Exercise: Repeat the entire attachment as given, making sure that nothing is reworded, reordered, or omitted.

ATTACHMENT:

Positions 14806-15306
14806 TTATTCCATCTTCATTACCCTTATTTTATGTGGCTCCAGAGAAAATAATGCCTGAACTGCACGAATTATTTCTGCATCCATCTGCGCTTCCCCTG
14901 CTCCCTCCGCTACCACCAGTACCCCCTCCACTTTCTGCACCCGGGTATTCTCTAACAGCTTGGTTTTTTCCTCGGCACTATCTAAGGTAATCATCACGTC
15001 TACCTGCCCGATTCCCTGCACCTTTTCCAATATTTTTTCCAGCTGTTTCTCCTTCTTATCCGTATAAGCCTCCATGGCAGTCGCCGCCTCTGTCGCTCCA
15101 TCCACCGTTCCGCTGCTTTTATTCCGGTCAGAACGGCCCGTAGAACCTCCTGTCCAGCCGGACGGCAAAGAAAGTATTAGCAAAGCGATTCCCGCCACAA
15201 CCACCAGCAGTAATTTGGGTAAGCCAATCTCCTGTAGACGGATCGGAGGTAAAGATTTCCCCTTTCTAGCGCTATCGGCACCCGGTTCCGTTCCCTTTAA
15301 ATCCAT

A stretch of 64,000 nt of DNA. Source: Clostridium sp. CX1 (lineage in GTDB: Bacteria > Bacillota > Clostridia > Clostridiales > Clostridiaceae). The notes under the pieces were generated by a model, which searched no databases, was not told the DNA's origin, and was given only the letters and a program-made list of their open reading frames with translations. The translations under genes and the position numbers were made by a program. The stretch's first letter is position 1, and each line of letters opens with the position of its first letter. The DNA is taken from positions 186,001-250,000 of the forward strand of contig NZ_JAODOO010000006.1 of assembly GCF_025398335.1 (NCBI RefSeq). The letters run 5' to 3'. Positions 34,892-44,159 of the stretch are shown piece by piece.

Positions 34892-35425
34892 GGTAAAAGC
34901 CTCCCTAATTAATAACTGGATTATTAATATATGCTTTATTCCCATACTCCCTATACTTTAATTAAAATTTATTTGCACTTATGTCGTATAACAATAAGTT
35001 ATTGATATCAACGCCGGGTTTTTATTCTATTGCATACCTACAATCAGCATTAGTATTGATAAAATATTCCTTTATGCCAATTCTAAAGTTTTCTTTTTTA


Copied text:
Positions 14806-15306
14806 TTATTCCATCTTCATTACCCTTATTTTATGTGGCTCCAGAGAAAATAATGCCTGAACTGCACGAATTATTTCTGCATCCATCTGCGCTTCCCCTG
14901 CTCCCTCCGCTACCACCAGTACCCCCTCCACTTTCTGCACCCGGGTATTCTCTAACAGCTTGGTTTTTTCCTCGGCACTATCTAAGGTAATCATCACGTC
15001 TACCTGCCCGATTCCCTGCACCTTTTCCAATATTTTTTCCAGCTGTTTCTCCTTCTTATCCGTATAAGCCTCCATGGCAGTCGCCGCCTCTGTCGCTCCA
15101 TCCACCGTTCCGCTGCTTTTATTCCGGTCAGAACGGCCCGTAGAACCTCCTGTCCAGCCGGACGGCAAAGAAAGTATTAGCAAAGCGATTCCCGCCACAA
15201 CCACCAGCAGTAATTTGGGTAAGCCAATCTCCTGTAGACGGATCGGAGGTAAAGATTTCCCCTTTCTAGCGCTATCGGCACCCGGTTCCGTTCCCTTTAA
15301 ATCCAT

A stretch of 64,000 nt of DNA. Source: Clostridium sp. CX1 (lineage in GTDB: Bacteria > Bacillota > Clostridia > Clostridiales > Clostridiaceae). The notes under the pieces were generated by a model, which searched no databases, was not told the DNA's origin, and was given only the letters and a program-made list of their open reading frames with translations. The translations under genes and the position numbers were made by a program. The stretch's first letter is position 1, and each line of letters opens with the position of its first letter. The DNA is taken from positions 186,001-250,000 of the forward strand of contig NZ_JAODOO010000006.1 of assembly GCF_025398335.1 (NCBI RefSeq). The letters run 5' to 3'. Positions 34,892-44,159 of the stretch are shown piece by piece.

Positions 34892-35425
34892 GGTAAAAGC
34901 CTCCCTAATTAATAACTGGATTATTAATATATGCTTTATTCCCATACTCCCTATACTTTAATTAAAATTTATTTGCACTTATGTCGTATAACAATAAGTT
35001 ATTGATATCAACGCCGGGTTTTTATTCTATTGCATACCTACAATCAGCATTAGTATTGATAAAATATTCCTTTATGCCAATTCTAAAGTTTTCTTTTTTA